Matt Holahan operates on a tight schedule, because even while on a teaching sabbatical, this neuroscientist seems to have no shortage of things to do. One of his graduate-level researchers, who is wrapping up her thesis, stopped by his office to get a few questions answered.
She was late for their appointment, so she only had nine minutes to talk. She’s been examining accuracy of spatial memory tests in Holahan’s lab, and thinks she’s settled on her conclusions. She wants to present in November and is trying to pick a date.
He reminds her of the two-week review process, and shows her early feedback from his colleagues that he’s collected on his own time. He suggests a few changes to make before they set a date and she’s out the door in 10 minutes.
In a regular year, Holahan spends most of his time in the lab at work collaborating with his students on their final projects, but this year is different. It’s his seventh year at Carleton University and his first sabbatical to engage in community outreach and pursue his own research.
He’s looking at the effect of concussions at critical brain development periods in children. He’s been interested in the topic since the media discovered the seriousness of Sidney Crosby’s hockey head injury.
He will test animals to see how they recover from concussions received at various points in their development. From that, Holahan hopes to be able pinpoint neurological signs that damage has been done to the brain.With only current understanding, it is very difficult to tell whether someone has fully recovered from a concussion.
He says his research may affect the policy of return-to-play guidelines for contact sports. It could help develop a medical test that will judge when a child is fully recovered from head trauma.
However, Holahan has more than a clinical interest in concussions. He’s a Senators fan and helps coach his son’s hockey team.
His son is seven and Holahan knows that that is a critical age for the brain because his past research has focused on brain development. He deciphered the brain’s distinct growth periods, and has attempted to model these brain events in rats.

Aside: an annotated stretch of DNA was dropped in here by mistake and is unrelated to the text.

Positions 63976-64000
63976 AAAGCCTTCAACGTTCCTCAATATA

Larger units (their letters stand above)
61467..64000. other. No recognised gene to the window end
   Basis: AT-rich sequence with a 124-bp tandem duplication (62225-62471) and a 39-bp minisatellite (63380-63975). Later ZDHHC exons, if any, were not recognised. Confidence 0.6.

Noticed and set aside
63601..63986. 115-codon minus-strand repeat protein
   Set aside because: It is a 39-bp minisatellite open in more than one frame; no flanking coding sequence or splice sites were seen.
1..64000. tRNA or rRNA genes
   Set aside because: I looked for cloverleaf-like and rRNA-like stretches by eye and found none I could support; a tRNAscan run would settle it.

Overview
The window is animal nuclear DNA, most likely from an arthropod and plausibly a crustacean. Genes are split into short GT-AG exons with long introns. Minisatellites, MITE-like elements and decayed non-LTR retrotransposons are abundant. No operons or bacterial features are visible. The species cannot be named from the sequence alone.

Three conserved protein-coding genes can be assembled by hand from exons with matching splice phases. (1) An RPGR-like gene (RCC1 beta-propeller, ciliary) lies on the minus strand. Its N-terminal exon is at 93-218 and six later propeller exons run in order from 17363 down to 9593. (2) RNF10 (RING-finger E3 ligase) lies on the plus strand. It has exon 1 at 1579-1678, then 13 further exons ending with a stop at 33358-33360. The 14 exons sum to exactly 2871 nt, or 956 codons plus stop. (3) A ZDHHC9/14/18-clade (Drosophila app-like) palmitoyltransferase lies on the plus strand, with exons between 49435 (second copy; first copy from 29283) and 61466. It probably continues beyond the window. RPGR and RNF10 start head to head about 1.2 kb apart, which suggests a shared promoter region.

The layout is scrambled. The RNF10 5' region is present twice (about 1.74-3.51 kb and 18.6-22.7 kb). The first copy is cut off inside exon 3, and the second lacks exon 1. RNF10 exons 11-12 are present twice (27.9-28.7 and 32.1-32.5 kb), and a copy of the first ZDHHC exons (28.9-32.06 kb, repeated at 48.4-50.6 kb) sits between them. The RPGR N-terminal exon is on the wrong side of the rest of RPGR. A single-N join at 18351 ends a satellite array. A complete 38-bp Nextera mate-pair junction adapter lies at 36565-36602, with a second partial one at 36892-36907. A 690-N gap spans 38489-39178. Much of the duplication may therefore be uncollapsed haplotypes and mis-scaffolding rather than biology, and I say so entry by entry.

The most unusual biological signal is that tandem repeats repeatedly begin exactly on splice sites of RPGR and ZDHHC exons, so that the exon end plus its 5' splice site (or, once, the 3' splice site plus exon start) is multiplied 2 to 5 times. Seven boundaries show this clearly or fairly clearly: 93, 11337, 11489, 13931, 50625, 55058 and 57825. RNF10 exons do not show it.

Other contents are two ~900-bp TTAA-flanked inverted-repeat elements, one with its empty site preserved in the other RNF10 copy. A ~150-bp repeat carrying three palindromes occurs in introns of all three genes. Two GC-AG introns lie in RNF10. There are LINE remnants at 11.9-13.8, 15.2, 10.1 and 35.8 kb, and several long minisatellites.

He equated the time of brain growth spurts in humans to rats, who live only two years. For example the major brain developments that occur at kindergarten age in humans happen at around 19 days of age in rats.
Notably, if the first round of results in his concussion research are significant he’s gearing up for his first foray into human test subjects. With the community interest in concussion-prevention he is going to try fundraising. He wants to purchase equipment that will test a person’s electrical brain activity while they navigate a virtual reality maze.
Until then, he stresses that his entire experiment has been vetted by an animal ethics committee and he not just hitting rats over the head. The rats will be lightly anesthetized and feel no pain, unlike the people clobbered in a hockey game.
So after months of preparation and review, Holahan started work in the lab in October. His office is piled with background studies on concussions, and his screen saver is a flickering image of branched brain dendrites. A poster of Salvador Dali’s Clocks demonstrates his interest in the formation of memory.
Originally, it was the study of memory that brought Holahan to Canada. Born and raised in Wisconsin, Holahan applied to do his graduate degree under a memory specialist at McGill University, but while in Montreal, he met his future wife and followed her to Ottawa.
His wife is a clinical psychologist at the children’s hospital in Ottawa and she introduced him to the pediatric neurologist that he will be partnering with on his concussion research.
The couple has three children and live a twenty-minute bike ride to Carleton. A commute, which Holahan has been doing less of since he doesn’t have to be on campus to teach. He enjoys teaching though.
His favourite class is the biological basis of behaviour because it’s students’ first introduction to the wonders of the brain. He likes to think that he wins over a few psychology students to neuroscience with his demonstrations. Last year, he juggled balls while lecturing to show the brain’s capacity for multi-tasking. This year he’s juggling the role of scientist and concussion educator in the community.